Edwin Dyer was a tourist in North Africa. He was returning home after a music festival and was taken hostage along with three others. It is reported that al Qaeda has beheaded this man.
The kidnapping took place on January 22nd. Two of the captives, both females, were released on April 22nd along with two U.S. diplomats. Warens Greiner, the fourth captive, is still captive.
Dyer, who had been working in Austria and spoke fluent German, was on vacation in West Africa with German travel operator Oase Reisen. He was abducted, along with Warens and Gabriela Greiner, a Swiss couple, and Marianne Petzold, a German woman, near the border with Niger after attending the “Festival in the Desert,” a celebration of music and nomad culture at Anderamboukane in Mali.
Al Qaeda demanded the release of radical cleric Abu Qatada, imprisoned in the U.K. and eventually demanded $142 million in exchange for two prisoners. Qatada is described as al Qaeda’s spiritual leader in Europe.
U.K. Prime Minister said this killing of Mr. Dyer “reinforces our commitment to confront terrorism. It strengthens our determination never to concede to the demands of terrorists, nor to pay ransoms.” The truth is, British citizens are undersiege by Muslim terrorists on their own soil, daily, and the country is doing little to help, unless you see disgraced Homeland Secretary, Jacqui Smith’s move to ban American radio talk show host, Michael Savage, from the country as combating terrorism.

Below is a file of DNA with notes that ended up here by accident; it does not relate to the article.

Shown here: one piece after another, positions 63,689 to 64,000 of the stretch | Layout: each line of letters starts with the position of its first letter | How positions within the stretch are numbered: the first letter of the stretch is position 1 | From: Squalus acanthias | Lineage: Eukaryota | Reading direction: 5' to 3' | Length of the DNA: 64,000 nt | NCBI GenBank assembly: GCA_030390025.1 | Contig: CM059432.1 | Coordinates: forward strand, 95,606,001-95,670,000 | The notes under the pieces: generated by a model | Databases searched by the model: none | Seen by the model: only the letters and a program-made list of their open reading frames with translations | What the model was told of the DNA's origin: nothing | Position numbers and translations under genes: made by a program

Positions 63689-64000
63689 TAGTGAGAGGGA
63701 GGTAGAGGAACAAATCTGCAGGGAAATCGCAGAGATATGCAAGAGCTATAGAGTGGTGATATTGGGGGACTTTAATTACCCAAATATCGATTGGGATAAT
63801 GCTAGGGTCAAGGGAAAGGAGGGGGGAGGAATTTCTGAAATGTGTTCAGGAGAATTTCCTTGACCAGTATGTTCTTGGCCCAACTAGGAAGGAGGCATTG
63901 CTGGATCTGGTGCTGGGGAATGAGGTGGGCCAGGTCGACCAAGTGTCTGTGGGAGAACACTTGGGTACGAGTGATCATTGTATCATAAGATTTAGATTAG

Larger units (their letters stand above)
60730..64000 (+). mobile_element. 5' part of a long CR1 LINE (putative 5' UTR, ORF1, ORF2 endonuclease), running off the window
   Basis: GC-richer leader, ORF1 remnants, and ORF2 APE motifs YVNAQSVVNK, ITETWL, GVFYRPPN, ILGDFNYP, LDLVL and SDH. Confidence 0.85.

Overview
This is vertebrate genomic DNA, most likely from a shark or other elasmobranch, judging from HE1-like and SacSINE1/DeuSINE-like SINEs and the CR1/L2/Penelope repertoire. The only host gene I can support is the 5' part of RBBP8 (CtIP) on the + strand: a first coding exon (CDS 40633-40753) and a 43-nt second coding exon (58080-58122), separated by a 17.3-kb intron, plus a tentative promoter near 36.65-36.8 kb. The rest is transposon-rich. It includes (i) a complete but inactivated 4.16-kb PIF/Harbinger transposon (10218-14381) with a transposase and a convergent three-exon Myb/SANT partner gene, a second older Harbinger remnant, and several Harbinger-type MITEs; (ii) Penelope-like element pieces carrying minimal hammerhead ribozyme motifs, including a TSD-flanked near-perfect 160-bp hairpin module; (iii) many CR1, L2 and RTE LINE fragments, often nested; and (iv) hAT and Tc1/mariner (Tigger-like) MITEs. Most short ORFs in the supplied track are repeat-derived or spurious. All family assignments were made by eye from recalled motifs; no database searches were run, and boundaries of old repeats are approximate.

But wait…do we have a conspiracy here with America as the culprit?
There are dissenting voices about the true story behind the kidnap. Jeremy Keenan, the editor of the security bulletin Sahara Focus and author of The Dark Sahara: America’s War on Terror in Africa, alleges that AQIM is infiltrated and directed by the Algerian security services, and that the leader of the kidnappers was taking orders from Algiers. He claims that the hostage-taking was orchestrated to give the impression that North Africa was in the grip of a terrorist uprising, justifying tough measures by Algeria and its American allies.
The British Foreign Office responded:
Today the Foreign Office admitted that the security situation in the region was complex, but denied that Algeria had orchestrated the kidnap. “There has been a lot of speculation and hearsay surrounding the case,” a Foreign Office spokesman said. “The picture that [Mr Keenan] describes is confused and not one that we recognise.
Whatever the mystery of the politics, we cannot excuse such inhumane behavior. Mr. Edwin Dyer is the British al Qaeda hostage just beheaded, but Mr. Greiner, a citizen of Switzerland, may be next. The free world must join to take out, (as in ridding the world of them) in any way necessary, the murderous forces that are committing such obscenities. I support any and all means for showing the beheaders in this world that we will not tolerate them.